UPPERVILLE, VA., JUNE 10 -- Last year Michael Matz stumbled out of flaming airplane wreckage and across an Iowa cornfield. An experience like that makes you appreciate just about everything, he said. But not bumpy plane rides. He flew into Washington in raging thunderstorms Saturday night and after some shakiness, rode Caribe to victory today in the $40,000 Upperville jumper classic.
"You appreciate anything and everything: green grass, blue skies, any weather, well almost any weather," he said. "We flew in here last night and it was rough. I was a little nervous."
Matz rode four of the 26 horses entered in the grand prix event -- the feature of the week-long Upperville Horse Show -- and qualified three for the six-horse jump-off by virtue of clean rounds: Bon Retour, last year's champion owned by Helen Groves and D.D. Alexander; Caribe, owned by Alfredo Riverie; and Heisman, owned by WGHR Farm and Sale Johnson.
In the jump-off, Bon Retour went first and his time was beaten by the second qualifier, Saluut II of Ivory Ranch, ridden by Margie Goldstein, 1989 American Grand Prix Association rider of the year, 39.260 seconds to 42.005.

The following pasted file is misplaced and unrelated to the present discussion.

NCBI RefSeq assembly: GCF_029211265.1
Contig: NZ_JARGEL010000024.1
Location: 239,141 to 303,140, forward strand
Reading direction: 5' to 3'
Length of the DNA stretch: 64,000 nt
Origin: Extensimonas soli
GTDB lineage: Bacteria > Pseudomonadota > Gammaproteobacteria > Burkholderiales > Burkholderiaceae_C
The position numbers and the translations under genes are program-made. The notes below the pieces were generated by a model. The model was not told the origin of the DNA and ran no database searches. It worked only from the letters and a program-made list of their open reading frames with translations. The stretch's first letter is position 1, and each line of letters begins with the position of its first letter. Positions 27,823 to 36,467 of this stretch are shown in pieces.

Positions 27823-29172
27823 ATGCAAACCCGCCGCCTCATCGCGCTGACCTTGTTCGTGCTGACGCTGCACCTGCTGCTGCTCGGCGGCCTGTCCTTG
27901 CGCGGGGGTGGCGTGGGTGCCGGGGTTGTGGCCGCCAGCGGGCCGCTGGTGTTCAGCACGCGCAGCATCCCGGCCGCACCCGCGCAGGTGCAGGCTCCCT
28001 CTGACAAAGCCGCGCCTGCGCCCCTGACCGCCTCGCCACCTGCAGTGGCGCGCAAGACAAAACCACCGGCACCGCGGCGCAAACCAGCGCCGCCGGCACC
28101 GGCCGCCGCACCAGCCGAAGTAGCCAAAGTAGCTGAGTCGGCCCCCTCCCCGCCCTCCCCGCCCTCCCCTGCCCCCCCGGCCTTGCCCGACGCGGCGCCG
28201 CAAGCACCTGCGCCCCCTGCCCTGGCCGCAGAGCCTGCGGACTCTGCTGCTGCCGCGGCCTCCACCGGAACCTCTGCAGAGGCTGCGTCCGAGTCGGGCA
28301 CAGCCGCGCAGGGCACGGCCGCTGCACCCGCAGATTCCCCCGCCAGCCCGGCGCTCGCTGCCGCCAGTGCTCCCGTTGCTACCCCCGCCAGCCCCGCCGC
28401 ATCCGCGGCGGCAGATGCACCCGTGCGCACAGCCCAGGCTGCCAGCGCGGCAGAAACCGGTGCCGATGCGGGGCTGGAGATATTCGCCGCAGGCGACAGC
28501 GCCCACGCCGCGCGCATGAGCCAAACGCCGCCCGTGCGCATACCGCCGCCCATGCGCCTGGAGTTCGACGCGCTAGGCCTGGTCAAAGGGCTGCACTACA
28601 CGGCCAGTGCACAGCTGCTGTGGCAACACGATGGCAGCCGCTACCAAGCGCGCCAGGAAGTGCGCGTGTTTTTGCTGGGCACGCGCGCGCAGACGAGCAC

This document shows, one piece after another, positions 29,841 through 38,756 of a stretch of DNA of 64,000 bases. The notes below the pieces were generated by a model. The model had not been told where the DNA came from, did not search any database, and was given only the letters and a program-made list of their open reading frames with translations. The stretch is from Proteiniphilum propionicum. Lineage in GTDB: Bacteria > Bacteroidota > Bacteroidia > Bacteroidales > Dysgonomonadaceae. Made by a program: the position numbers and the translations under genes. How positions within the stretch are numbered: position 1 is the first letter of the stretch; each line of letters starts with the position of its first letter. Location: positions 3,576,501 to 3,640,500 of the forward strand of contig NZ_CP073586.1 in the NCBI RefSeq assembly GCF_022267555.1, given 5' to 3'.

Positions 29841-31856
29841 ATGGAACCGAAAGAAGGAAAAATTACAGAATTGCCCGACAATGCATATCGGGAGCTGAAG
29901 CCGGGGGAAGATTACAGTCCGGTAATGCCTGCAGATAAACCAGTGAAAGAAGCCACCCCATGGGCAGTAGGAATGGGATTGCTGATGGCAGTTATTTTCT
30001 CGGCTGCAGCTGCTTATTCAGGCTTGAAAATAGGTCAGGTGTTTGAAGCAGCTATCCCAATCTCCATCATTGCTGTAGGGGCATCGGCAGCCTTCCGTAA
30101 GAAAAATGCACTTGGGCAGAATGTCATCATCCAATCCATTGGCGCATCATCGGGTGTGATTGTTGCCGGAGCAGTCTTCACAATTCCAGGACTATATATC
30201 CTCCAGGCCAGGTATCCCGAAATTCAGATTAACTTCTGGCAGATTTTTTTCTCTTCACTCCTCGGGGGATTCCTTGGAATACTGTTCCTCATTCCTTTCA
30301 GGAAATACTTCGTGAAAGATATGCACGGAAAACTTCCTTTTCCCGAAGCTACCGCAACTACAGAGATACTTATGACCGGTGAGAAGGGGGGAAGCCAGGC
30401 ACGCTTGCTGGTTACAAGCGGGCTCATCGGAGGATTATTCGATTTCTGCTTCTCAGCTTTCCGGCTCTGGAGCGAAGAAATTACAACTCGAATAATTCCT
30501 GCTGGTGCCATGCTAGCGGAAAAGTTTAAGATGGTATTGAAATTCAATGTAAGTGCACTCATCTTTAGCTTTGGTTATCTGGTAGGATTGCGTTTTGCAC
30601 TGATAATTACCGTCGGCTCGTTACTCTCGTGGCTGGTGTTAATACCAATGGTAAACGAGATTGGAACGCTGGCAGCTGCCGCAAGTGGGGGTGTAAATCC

Caribe was next, and Matz's gamble on the final jump gave him the win. He had Caribe take off slightly farther away from the obstacle than is optimal. The strategy paid off with a victory in 38.695.
"At that point I knew it was close, and what do you do, take that one stride and lose? It came down to, which way do you want to lose," Matz said about not taking an extra stride. "If you make it, okay, you're a hero; if not, at least you tried."
The experience of being a survivor of the Iowa plane crash has made Matz more philosophical. He is not a member of the U.S. national team because the same horse, Caribe, stopped in front of barriers last week at Devon, Pa., during the trials.
"If this was the trials, maybe I'd be going to the world championships," he said. "But that's the way things are supposed to happen."
Luckily for Matz, fate has been on his side. Fate placed him in the plane and fate kept him out of the worst part of the accident, the front section, which broke up on impact.
Today everything went pretty much according to plan, and Matz now views winning and losing in a different manner.
"Just because you've had one bad show doesn't mean much," he said. "You just have to stick to the basics, same as in basketball or baseball, you have a game plan. We all have had bad shows, there's really nothing you can do but go on to the next one."
Maybe this sport brings out the tenacity in folks. Goldstein rode with a leg crushed in a fall two months ago and Katie Prudent rode in her first grand prix after suffering a head injury in a fall in February.
"I spent years developing my skill, it's my profession. And just because of an accident, I'm not going to stop," Prudent said.